Friday, August 21, 2009

From the Humane Society of the United States on Dog Fighting

I live in Chicago. Nearly every day for the past three years, I've spent time with young men on the streets who used to fight dogs. I've guided them -- and their dogs -- to a new and better life free from animal cruelty.

I help run the End Dogfighting program in Chicago for The Humane Society of the United States. And I want to tell you about a young man named Sean Moore (pictured). Sean fought dogs starting at age 12, and saw hundreds of dogs die in street fights. His dog Butch won the last fight of Sean's dogfighting career, but had to be put down because of his wounds. "That was it for me," he says.

Now an anti-dogfighting advocate in our End Dogfighting program, Sean scans the streets for young people with pit bulls. Some of the dogs have wounds, and most have never seen a vet. He invites these would-be dogfighters to free pit bull training classes, where we work to build skills at both ends of the leash -- working with the dogs and the young men.

Over the last year alone, our End Dogfighting programs in Chicago and Atlanta have reached hundreds of at-risk youth and dogs with constructive alternatives and a message of compassion. We want to reach thousands more by expanding this program to other communities. Will you help?

Just this week, we've gotten more than a hundred inquiries asking The HSUS for help in starting End Dogfighting programs in other communities. They'd heard about our program through the publicity surrounding Michael Vick. So many cities across America are desperate for The HSUS's innovative community-based outreach programs.

Success stories like Sean Moore's explain why. Sean recruits young men who come to class barely able to control their lunging, snarling animals. As the participants gain pride in a dog's performance on the agility course and experience positive competition, dogfighting becomes much less tempting -- and ultimately, at odds with their newly formed beliefs. The men begin to see their dogs as friends, not fighters. Some men even become community ambassadors like Sean and help pull others out of the quicksand that is urban dogfighting.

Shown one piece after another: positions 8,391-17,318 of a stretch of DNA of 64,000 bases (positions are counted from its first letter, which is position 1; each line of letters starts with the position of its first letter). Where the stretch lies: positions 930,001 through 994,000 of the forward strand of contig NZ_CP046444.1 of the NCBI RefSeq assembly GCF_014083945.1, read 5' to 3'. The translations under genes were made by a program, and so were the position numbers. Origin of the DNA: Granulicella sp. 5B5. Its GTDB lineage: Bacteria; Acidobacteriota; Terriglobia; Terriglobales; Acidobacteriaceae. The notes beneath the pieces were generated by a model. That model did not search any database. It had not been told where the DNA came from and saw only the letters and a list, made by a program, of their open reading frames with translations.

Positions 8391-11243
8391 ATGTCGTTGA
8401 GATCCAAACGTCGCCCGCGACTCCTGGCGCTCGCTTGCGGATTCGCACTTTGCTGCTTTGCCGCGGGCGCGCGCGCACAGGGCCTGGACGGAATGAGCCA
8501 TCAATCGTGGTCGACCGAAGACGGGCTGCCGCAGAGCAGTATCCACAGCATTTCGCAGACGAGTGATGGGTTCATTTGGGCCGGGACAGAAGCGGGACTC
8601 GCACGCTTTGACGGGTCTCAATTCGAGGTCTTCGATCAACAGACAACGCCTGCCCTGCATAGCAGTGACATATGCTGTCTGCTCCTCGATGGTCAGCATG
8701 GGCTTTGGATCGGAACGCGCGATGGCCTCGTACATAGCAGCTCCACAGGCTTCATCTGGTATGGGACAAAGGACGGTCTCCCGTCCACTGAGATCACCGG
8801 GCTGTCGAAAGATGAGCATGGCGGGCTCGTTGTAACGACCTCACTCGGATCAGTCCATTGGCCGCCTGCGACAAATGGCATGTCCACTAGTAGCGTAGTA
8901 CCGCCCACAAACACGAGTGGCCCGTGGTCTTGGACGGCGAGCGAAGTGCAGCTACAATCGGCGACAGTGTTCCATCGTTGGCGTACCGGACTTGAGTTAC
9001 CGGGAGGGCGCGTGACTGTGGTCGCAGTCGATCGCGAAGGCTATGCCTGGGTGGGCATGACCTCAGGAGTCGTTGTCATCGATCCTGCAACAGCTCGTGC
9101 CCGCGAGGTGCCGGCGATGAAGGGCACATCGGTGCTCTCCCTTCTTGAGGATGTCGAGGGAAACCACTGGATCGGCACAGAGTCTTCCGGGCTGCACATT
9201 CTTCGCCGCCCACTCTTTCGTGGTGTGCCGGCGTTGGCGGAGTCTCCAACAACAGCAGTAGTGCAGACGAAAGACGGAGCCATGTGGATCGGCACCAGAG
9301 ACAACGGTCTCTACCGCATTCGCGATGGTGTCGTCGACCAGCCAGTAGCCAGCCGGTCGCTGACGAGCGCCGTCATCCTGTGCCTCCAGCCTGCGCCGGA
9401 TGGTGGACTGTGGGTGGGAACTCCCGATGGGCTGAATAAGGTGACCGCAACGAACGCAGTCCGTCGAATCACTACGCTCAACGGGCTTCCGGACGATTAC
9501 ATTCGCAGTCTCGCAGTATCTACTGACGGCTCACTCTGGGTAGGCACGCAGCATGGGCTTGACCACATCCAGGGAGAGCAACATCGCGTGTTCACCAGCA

But this proven community-based program can't thrive and grow by itself. Will you donate $25, $50, even $100 today to help save even more dogs and young men from lives of violence? Click here.

This program is about change -- the kind of change that inspires. Both people and pups can make astonishing progress through The HSUS' End Dogfighting program. But we can't do it without your help. Please join me by making a special gift today. Together we can reduce dogfighting on the streets, person by person. And we can shield dogs from this horrible cruelty.


Tio Hardiman
Top Dog
The HSUS' End Dogfighting Campaign

Thursday, August 20, 2009

From Alley Cat Allies

National Feral Cat Day (NFCD) is your opportunity to help protect and improve the lives of cats across the county—and it's just around the corner!

On October 16, celebrate NFCD by reaching out to others with the message that feral cats are healthy and happy outdoors and that Trap-Neuter-Return improves cats' lives.

National Feral Cat Day is the perfect opportunity to get involved by distributing educational materials or hosting local events like workshops, fundraisers, or special spay and neuter clinic days. At, you can read about ideas for holding a local event of your own, download the 2009 poster to hang in your veterinarian's office and other high traffic areas in your community, and participate in our “I’m an Alley Cat Ally” Photo Pledge to tell the world that you care about the lives of feral and stray cats.

Keep an eye out for this year’s poster, arriving in mailboxes soon.

With your help, we can truly make a difference in cats’ lives. You can be their voice—on National Feral Cat Day, and all year round.


Becky Robinson

Sunday, August 16, 2009

New Photos in Our Facebook Group

There have been some great new photos posted in our Facebook group. Come on over, join the group, also "friend" the page, and join in on the fun! You can also enter our photo contest by emailing a photo to OurPlacetoPaws (at)

Sunday, August 9, 2009

A lot has been going on for Paws

Hello friends,

A lot has been going on for Our Place to Paws, most of it on Facebook. We started advertising our little Facebook group, and it grew to 152 members. We decided then to move to a Facebook page, and we just launched that this week. With a Facebook page, we can post photos and our "friends" can comment on the photos, write on our wall, and see each others' comments. It's just a little more fun and interactive. So if you're a member of the group, please migrate over to the new page and "friend" us! It's a little confusing -- when you search for Our Place to Paws, look for the one with the gray tabby Scottish fold as the profile picture. That's Duncan.

This Fold, however, is Fiona...and she's enjoying her new basket.

Tuesday, August 4, 2009

Groups seek to defend lynx against snowmobile lawsuit

Rare wildcat population has been reduced by trapping, habitat loss

BOZEMAN, Mont. — Six conservation groups filed a motion in the Wyoming district court today to defend the designation of critical habitat for Canada lynx, a species threatened with extinction in the United States. In May, snowmobile advocacy groups in Washington and Wyoming filed suit seeking to nullify a February 2009 rule that identified and designated the critical habitat for lynx in Washington, Idaho, Montana, Wyoming, Minnesota, and Maine. The designation allows the Service to protect lynx from harmful activities within areas that are crucial for the species’ survival and recovery. Read more here.